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Opening up the advantages of the ruthenocenic bioprobes of ferroquine: distribution and localization in Plasmodium falciparum-infected erythrocytes.
Metallomics
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A ferrocene-quinoline conjugate named ferroquine (FQ or SSR97193) is active against both chloroquine-susceptible and chloroquine-resistant Plasmodium falciparum and P. vivax strains and/or isolates. FQ was shown to be efficient for the treatment of uncomplicated malaria in humans (phase IIb of clinical trials). However, the molecular basis of FQs mechanism of action is still unknown because few approaches (such as radioactive labelling or immunofluorescence) are available for that purpose. Previous reports from our laboratory suggest that the intramolecular hydrogen bond in the lateral side chain plays a crucial role in the antimalarial activity of the drug. We used two ruthenocenic bioprobes of FQ (with and without an intramolecular hydrogen bond) to study their localization and quantification in Plasmodium falciparum-infected erythrocytes. We first used Inductively Coupled Plasma Mass Spectroscopy (ICP-MS) analysis to trace ruthenoquine (RQ, with an intramolecular hydrogen bond) and methylruthenoquine (Me-RQ, without an intramolecular hydrogen bond) in the infected red blood cells (iRBCs). We showed that RQ accumulates faster in the digestive vacuole of the iRBCs than Me-RQ. We next examined the ruthenium distribution at the ultrastructural level by transmission electron microscopy (TEM). We showed that RQ accumulates faster in the parasitic digestive vacuole (DV) close to its membranes than Me-RQ.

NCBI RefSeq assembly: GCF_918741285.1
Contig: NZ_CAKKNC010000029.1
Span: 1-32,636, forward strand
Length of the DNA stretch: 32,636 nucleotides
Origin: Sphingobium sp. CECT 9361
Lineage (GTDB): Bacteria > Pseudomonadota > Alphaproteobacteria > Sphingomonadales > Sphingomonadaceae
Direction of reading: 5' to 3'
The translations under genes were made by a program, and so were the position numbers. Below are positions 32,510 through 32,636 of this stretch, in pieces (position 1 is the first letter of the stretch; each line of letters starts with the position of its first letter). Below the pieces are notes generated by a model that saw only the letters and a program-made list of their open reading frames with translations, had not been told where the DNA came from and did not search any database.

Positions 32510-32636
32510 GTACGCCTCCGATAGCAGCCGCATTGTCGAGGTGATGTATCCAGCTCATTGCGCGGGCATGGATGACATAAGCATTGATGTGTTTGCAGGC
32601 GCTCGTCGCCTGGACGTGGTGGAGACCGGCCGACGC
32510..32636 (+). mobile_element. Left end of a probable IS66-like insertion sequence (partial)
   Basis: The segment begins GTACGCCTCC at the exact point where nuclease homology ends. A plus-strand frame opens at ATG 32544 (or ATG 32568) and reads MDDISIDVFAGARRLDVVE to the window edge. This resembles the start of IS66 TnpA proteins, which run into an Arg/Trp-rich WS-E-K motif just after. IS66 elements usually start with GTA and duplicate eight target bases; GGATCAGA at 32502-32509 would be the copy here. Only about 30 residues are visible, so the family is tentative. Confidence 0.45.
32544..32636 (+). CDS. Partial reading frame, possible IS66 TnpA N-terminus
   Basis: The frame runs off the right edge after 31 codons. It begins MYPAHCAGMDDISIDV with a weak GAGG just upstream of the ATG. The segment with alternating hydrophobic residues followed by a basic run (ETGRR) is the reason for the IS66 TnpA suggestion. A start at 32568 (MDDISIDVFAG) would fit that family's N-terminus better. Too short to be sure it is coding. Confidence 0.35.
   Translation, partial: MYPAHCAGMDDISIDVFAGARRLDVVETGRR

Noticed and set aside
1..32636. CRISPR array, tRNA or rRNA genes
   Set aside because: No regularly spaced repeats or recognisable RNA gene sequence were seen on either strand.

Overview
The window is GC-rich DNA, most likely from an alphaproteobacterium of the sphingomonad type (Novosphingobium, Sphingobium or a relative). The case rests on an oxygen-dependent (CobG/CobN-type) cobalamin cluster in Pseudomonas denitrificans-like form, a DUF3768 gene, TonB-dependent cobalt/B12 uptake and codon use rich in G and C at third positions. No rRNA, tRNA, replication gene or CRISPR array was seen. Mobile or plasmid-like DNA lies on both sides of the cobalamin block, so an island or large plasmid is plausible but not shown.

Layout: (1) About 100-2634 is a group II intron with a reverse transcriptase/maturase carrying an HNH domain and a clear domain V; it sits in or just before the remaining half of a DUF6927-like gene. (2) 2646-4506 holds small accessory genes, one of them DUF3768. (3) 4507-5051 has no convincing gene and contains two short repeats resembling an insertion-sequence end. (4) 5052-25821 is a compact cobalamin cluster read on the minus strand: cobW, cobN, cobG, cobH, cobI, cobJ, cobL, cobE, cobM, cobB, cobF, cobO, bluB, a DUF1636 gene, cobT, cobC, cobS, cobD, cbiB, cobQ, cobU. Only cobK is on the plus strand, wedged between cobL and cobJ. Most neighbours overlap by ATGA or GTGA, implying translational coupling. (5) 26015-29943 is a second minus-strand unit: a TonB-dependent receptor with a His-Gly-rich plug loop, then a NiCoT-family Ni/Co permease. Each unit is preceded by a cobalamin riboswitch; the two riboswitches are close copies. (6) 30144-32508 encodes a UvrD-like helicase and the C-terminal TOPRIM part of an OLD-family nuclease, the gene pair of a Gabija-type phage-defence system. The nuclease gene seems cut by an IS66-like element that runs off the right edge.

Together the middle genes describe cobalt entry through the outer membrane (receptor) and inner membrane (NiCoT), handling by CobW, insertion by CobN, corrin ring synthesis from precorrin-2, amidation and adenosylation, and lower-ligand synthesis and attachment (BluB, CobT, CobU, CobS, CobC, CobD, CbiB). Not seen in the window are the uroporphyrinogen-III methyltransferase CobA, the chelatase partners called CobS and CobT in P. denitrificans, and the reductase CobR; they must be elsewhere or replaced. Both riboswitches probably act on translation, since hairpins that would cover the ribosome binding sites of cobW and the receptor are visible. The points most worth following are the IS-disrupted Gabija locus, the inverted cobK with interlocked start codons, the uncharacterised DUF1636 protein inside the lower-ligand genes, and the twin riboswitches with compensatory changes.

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Toxoplasma sortilin-like receptor regulates protein transport and is essential for apical secretory organelle biogenesis and host infection.
Cell Host Microbe
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Apicomplexan parasites have an assortment of unique apical secretory organelles (rhoptries and micronemes), which have crucial functions in host infection. Here, we show that a Toxoplasma gondii sortilin-like receptor (TgSORTLR) is required for the subcellular localization and formation of apical secretory organelles. TgSORTLR is a transmembrane protein that resides within Golgi-endosomal related compartments. The lumenal domain specifically interacts with rhoptry and microneme proteins, while the cytoplasmic tail of TgSORTLR recruits cytosolic sorting machinery involved in anterograde and retrograde protein transport. Ectopic expression of the N-terminal TgSORTLR lumenal domain results in dominant negative effects with the mislocalization of both endogenous TgSORTLR as well as rhoptry and microneme proteins. Conditional ablation of TgSORTLR disrupts rhoptry and microneme biogenesis, inhibits parasite motility, and blocks both invasion into and egress from host cells. Thus, the sortilin-like receptor is essential for protein trafficking and the biogenesis of key secretory organelles in Toxoplasma.